1. Behemoth (The Master and Margarita by Mikhail Bulgakov)
This list is not really in an order of preference, but Behemoth is probably my favourite fictional cat, and not just because I’ve read this book about 50 times over, in both Russian and English. He’s an enormous black cat who accompanies Satan on his visit to Soviet Moscow in the 1930s, and provides some of the novel’s best humourous passages. He walks on two legs, has a fondness for sarcasm, pistols and vodka, but is polite enough to offer to pay for the tram ride. What’s not to love?
2. Greebo (Discworld novels by Terry Pratchett)
Greebo is a scarred, one-eyed, evil-tempered cat belonging to Nanny Ogg, one of the witches residing in the kingdom of Lancre. Despite her insistence that Greebo is just a big harmless softie, he makes local wolves shake in their metaphorical boots, has once eaten a vampire (while in bat form), and is probably the male ancestor of every other cat in the kingdom. In one of the books, he was briefly turned into a human, who was pretty much a human equivalent of Greebo the cat: a handsome swaggering bandit with a certain greasy charisma that makes women swoon. Greebo doesn’t have the gift of speech, but he sure does have presence. If you ever had a secret suspicion that cats are just selfish bullies who fooled the humans with their sense of style, Greebo pretty much embodies that. But he is awesome despite that… which probably proves the point above.
3. Cheshire Cat (Alice in Wonderland)
There are a few onscreen versions of this mischievous character with a famous grin, but my favourite was always the one in the classic Disney animated film. Maybe because he’s so trippy: I mean, pink and purple coat?
4. Unikitty (The Lego Movie)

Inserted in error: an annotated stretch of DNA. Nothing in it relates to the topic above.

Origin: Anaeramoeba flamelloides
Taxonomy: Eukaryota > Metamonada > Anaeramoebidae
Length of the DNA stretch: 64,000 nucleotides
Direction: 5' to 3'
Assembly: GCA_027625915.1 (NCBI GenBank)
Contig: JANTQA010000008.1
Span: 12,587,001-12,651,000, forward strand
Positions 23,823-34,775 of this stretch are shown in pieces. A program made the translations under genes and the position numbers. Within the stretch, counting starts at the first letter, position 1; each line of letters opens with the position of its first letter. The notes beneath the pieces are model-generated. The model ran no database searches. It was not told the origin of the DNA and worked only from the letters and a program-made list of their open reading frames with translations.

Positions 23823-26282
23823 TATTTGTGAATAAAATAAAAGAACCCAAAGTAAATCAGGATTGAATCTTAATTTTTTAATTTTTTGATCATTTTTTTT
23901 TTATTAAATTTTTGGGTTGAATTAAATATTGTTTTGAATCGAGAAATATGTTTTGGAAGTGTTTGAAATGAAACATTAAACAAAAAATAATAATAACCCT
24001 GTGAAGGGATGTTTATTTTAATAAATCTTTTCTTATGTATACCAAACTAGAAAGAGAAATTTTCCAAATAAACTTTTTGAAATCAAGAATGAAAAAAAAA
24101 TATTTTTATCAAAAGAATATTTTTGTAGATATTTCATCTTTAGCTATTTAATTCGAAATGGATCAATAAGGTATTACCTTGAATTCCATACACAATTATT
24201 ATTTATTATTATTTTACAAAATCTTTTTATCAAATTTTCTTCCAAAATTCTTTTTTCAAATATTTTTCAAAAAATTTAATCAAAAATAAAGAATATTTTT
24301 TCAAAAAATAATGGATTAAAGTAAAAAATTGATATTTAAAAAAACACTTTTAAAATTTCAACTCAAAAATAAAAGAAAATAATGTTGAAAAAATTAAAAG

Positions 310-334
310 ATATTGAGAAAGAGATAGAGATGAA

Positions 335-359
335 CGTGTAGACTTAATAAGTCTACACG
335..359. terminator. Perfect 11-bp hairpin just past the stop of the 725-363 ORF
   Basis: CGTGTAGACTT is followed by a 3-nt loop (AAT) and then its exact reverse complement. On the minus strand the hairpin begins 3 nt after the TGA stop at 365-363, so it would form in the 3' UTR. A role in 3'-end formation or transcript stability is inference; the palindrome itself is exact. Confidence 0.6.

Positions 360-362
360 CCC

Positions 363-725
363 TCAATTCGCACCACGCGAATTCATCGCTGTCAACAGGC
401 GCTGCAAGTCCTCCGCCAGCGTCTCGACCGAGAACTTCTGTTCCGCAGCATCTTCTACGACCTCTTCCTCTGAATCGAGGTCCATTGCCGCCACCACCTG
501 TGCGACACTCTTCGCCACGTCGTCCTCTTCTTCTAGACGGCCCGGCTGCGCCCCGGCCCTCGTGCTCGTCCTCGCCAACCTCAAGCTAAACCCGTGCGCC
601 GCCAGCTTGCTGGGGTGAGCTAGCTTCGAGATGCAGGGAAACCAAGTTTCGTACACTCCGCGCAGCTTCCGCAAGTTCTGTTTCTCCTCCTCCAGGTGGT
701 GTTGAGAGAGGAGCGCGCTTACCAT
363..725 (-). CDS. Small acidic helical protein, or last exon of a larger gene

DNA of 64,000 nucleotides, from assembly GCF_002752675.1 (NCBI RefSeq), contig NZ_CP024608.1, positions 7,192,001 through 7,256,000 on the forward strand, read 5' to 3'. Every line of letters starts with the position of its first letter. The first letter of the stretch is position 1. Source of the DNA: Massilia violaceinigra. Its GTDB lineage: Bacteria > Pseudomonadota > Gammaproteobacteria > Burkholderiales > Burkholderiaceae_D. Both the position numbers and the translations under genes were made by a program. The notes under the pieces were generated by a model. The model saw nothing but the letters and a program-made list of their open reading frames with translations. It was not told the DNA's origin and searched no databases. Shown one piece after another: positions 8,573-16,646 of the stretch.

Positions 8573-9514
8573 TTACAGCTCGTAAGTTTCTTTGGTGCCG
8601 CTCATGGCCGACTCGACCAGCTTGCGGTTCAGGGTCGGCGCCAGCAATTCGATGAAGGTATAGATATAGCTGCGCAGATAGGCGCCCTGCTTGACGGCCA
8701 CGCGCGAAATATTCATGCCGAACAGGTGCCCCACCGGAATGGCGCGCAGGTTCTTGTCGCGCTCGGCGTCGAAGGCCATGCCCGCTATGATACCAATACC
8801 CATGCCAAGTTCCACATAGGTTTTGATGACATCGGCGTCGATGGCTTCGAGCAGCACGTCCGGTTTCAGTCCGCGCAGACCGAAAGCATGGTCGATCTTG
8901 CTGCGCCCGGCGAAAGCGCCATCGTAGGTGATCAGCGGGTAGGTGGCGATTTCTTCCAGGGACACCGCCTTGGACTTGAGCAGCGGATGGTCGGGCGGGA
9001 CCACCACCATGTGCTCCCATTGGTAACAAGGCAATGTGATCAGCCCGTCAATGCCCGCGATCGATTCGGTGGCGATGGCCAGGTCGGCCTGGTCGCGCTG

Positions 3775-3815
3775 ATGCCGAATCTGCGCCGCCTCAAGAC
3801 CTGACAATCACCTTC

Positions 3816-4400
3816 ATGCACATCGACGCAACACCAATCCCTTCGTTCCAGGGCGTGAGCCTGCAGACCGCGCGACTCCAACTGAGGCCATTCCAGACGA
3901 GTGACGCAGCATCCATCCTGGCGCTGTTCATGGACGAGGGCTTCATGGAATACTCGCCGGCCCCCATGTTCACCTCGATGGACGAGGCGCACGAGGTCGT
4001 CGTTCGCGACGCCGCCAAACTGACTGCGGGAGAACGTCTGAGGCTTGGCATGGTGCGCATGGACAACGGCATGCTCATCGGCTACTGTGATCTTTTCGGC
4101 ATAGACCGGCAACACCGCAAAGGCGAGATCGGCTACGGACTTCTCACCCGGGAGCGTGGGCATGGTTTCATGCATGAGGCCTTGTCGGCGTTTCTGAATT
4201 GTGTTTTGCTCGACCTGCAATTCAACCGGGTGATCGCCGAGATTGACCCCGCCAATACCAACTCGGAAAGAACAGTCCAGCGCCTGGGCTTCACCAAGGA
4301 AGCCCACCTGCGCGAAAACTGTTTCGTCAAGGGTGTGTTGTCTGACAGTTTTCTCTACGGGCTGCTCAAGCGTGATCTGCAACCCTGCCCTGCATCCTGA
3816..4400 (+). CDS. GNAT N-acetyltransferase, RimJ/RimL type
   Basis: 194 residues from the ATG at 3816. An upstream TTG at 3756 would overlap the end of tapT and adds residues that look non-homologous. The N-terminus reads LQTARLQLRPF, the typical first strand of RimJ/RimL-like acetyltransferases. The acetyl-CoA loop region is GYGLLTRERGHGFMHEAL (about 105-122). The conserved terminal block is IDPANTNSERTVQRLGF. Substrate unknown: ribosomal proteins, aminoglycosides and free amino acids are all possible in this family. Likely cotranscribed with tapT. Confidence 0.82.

She’s part-unicorn and her exact species is debatable, but who cares when she’s so damn adorable. Princess Unikitty is all about fun, happiness, rainbows, harmony, positivity, and keeping the negative thoughts deep down below where they never ever EVER get out. Naturally, in the end she turns into an unstoppable vengeance demon once her buttons are really pushed.
5. Jonesy and Spot (Alien & Star Trek: The Next Generation)
Cheating, yeah, but they’re both gingers and sci-fi.
Jonesy doesn’t get all that much to do in Alien but he’s got some memorable moments nonetheless, and also serves to bring out the softer side in Sigourney Weaver’s Ripley. I have to confess, I think that the dated special effects really bring that movie down; I got to see it as a double feature with Aliens once, and the cinema’s audience absolutely roared with (affectionate) laughter at the moments which were supposed to be terrifying. Still, when it doesn’t depend on special effects and instead relies on building suspense and atmosphere, the movie is still effective as heck. I always found the moment in which the camera zooms in on Jonesy’s impassive feline face while a crew member dies horribly offscreen incredibly creepy.
Likewise Spot is probably more memorable for how he/she affects the show’s characters (and probably for mysteriously switching genders at some point in the final season when they started to refer to Spot as “she”). One of the funniest moments on the show is Ode to Spot, a poem which Data composes for his pet – it sounds exactly like something an android would write.
6. Matroskin (Three from Prostokvashino)
There were many wonderful animated films when I was growing up in Russia, and one of my favourites was this series based on popular children’s books by Eduard Uspensky. Matroskin is a talking cat who sets up a house in a village with Sharik the dog and Uncle Fyodor, a six-year-old boy. Matroskin is a serious, practical individual – his advice to Uncle Fyodor when they first meet is to eat a salami sandwich upside down so it’s tastier.